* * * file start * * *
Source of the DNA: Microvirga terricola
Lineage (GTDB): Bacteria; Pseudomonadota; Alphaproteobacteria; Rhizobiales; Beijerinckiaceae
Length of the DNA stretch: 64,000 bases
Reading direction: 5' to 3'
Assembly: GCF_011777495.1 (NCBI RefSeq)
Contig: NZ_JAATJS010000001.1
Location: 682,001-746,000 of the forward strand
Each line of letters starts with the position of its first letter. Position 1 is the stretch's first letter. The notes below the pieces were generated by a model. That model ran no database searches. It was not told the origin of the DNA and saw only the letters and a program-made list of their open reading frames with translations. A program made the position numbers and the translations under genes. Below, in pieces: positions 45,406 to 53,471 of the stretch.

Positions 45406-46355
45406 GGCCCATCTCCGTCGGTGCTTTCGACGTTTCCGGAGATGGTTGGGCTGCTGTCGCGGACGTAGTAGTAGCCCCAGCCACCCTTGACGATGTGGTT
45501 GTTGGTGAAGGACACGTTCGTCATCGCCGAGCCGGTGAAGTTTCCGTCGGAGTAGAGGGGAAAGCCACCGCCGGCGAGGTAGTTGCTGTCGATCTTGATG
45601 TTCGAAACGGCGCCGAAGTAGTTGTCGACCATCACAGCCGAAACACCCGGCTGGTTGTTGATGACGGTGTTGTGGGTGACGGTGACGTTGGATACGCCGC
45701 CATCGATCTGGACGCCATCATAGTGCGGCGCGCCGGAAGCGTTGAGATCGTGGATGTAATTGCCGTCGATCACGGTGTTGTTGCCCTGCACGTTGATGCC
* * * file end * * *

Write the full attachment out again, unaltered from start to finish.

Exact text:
Source of the DNA: Microvirga terricola
Lineage (GTDB): Bacteria; Pseudomonadota; Alphaproteobacteria; Rhizobiales; Beijerinckiaceae
Length of the DNA stretch: 64,000 bases
Reading direction: 5' to 3'
Assembly: GCF_011777495.1 (NCBI RefSeq)
Contig: NZ_JAATJS010000001.1
Location: 682,001-746,000 of the forward strand
Each line of letters starts with the position of its first letter. Position 1 is the stretch's first letter. The notes below the pieces were generated by a model. That model ran no database searches. It was not told the origin of the DNA and saw only the letters and a program-made list of their open reading frames with translations. A program made the position numbers and the translations under genes. Below, in pieces: positions 45,406 to 53,471 of the stretch.

Positions 45406-46355
45406 GGCCCATCTCCGTCGGTGCTTTCGACGTTTCCGGAGATGGTTGGGCTGCTGTCGCGGACGTAGTAGTAGCCCCAGCCACCCTTGACGATGTGGTT
45501 GTTGGTGAAGGACACGTTCGTCATCGCCGAGCCGGTGAAGTTTCCGTCGGAGTAGAGGGGAAAGCCACCGCCGGCGAGGTAGTTGCTGTCGATCTTGATG
45601 TTCGAAACGGCGCCGAAGTAGTTGTCGACCATCACAGCCGAAACACCCGGCTGGTTGTTGATGACGGTGTTGTGGGTGACGGTGACGTTGGATACGCCGC
45701 CATCGATCTGGACGCCATCATAGTGCGGCGCGCCGGAAGCGTTGAGATCGTGGATGTAATTGCCGTCGATCACGGTGTTGTTGCCCTGCACGTTGATGCC